Section 3.4 in the CPTD Certification program for ATD is Talent Strategy and Management. Section F states, “Skill in designing and implementing communication strategy in order to drive talent management objectives.”
All strategy needs to start with some fundamentals, and that is true for a communication strategy for talent management. We need to start with a clear vision of where we are going. Without that, we will flail around like a flag in a hurricane.
Knowing exactly where we are going with the talent development effort is always the first step. Second, we need to create logical steps to get from our current position to the vision.
It is essential to understand the gaps so people can visualize how our path will help us arrive at our objective in a finite period of time. That specific plan is what we need to communicate to everyone involved.
Sometimes we have the luxury of time to develop and communicate the plan in a logical manner, and sometimes we are forced to do it with blinding speed.
A Classic Example
For many groups, the date of March 13, 2020 sticks out as a prime example where speed was required. In numerous organizations, people went home from their work that Friday, and by Monday, March 16, the entire operation needed to be recast to allow people to work virtually. The pivot to pull off that feat required a kind of communication effort that few people could imagine just a few days earlier.
That weekend was a scramble few people will ever forget.
For the Talent Development professionals, the situation was just as chaotic. I recall teaching my leadership class live on Friday morning and having to retool my entire program over the weekend to be totally virtual. When there is no choice, it is amazing how quickly things can happen.
For most leaders, the need to retool how they communicated with people in the entire organization was just as abrupt. Some people needed to upgrade their systems or borrow a laptop from work to allow a constancy of communication that was vital in those frantic days. The need for accurate information being given was even higher than before Covid hit.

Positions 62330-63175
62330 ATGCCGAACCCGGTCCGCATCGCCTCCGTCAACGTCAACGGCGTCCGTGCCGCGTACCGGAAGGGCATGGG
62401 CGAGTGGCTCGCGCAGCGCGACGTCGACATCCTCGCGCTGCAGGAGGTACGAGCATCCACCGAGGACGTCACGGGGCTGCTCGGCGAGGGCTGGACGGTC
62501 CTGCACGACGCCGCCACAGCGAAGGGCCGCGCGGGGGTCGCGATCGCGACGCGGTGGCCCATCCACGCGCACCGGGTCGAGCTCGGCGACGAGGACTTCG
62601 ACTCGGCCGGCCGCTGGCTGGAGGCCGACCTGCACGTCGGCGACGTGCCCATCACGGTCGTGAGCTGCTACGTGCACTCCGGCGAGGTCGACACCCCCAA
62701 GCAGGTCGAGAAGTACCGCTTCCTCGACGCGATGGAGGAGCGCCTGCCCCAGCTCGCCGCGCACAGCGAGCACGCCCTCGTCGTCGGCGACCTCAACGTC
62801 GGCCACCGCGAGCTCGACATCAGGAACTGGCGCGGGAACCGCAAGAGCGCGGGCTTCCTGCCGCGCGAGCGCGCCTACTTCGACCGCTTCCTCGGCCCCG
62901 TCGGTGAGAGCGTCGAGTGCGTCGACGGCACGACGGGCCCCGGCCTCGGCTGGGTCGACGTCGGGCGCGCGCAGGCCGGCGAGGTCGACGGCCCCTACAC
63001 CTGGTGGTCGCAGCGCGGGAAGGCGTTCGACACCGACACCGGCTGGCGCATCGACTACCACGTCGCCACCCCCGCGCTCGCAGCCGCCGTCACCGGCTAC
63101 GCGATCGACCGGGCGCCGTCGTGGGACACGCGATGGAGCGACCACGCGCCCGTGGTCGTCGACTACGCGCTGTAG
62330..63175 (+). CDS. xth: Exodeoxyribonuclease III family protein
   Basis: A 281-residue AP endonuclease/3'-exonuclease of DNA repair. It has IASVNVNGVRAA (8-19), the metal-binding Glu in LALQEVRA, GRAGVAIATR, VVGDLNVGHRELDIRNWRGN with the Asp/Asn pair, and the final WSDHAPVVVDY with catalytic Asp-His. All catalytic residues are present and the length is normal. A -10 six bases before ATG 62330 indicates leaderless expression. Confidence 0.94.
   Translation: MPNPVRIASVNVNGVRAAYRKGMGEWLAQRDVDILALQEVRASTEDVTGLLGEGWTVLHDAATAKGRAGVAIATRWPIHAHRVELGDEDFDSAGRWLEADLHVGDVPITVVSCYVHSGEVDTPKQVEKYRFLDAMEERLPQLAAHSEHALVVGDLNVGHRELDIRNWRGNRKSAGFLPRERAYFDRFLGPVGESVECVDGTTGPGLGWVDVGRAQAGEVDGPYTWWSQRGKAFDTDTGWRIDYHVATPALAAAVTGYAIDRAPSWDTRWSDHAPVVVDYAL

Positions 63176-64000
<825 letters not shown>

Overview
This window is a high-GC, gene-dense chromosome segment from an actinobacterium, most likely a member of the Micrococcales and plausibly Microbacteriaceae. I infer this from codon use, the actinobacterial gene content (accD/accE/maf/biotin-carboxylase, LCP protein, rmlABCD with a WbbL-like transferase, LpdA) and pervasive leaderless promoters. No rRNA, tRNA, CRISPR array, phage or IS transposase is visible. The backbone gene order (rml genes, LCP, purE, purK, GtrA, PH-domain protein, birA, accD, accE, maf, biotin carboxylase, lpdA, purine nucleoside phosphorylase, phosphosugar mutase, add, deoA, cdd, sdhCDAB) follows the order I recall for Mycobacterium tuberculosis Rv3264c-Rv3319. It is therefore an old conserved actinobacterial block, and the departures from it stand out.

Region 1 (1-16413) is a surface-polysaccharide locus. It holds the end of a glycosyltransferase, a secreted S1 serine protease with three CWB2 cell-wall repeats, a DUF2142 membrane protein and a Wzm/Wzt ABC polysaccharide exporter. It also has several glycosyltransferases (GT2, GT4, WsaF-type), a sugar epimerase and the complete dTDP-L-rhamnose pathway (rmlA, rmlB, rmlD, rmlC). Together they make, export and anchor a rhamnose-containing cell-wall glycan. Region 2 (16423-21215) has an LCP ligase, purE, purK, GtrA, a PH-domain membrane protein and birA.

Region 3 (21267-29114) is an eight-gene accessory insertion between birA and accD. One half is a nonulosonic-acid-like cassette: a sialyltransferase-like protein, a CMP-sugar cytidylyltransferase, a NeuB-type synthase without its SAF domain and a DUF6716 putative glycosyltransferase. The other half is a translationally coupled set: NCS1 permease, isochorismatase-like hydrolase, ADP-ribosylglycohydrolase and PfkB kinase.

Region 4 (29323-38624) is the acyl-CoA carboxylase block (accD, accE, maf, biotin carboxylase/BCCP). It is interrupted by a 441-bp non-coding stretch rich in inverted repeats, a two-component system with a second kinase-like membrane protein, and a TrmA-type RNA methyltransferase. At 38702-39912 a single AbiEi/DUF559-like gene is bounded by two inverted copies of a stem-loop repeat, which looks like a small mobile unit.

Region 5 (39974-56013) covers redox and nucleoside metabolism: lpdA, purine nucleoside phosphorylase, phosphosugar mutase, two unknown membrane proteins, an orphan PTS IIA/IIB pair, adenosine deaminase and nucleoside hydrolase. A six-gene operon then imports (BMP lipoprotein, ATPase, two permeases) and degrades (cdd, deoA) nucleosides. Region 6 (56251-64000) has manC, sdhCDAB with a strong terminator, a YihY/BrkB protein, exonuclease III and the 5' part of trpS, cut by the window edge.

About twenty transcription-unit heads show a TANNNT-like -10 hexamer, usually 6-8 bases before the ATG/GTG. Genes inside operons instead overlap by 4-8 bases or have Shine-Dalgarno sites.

The Bar is Being Raised Even More
In his Trust Barometer, Richard Edelman described a shift that is ongoing. When asked, “How many times to you need to hear something about an organization to believe it is true?” the answer used to be once or twice. Currently the answer for most people is three to five times.
The need to be creative and frame up important communication in several different ways is a skill many leaders have not mastered yet. A simple “town hall” meeting is no longer adequate to convey important or complex information. Here is an idea of the steps needed to be sure information is conveyed accurately.
- Send out a meeting notice with the essence of the message to be conveyed.
- Have a meeting to convey the message in person or virtually.
- Ask the participants what they just heard (to verify the message).
- Follow up with an email explaining the message and the rationale.
- A week later, ask some people what they recall the announcement was.
The ability to communicate important concepts, like talent management objectives, is a lot more complex in the current environment than it was a few years ago. I suspect the higher bar will be with us always, so we need to adjust our communication patterns accordingly.
Bob Whipple, MBA, CPTD, is a consultant, trainer, speaker, and author in the areas of leadership and trust. He is the author of: The Trust Factor: Advanced Leadership for Professionals, Understanding E-Body Language: Building Trust Online, Leading with Trust is Like Sailing Downwind, and Trust in Transition: Navigating Organizational Change. Bob has many years as a senior executive with a Fortune 500 Company and with non-profit organizations.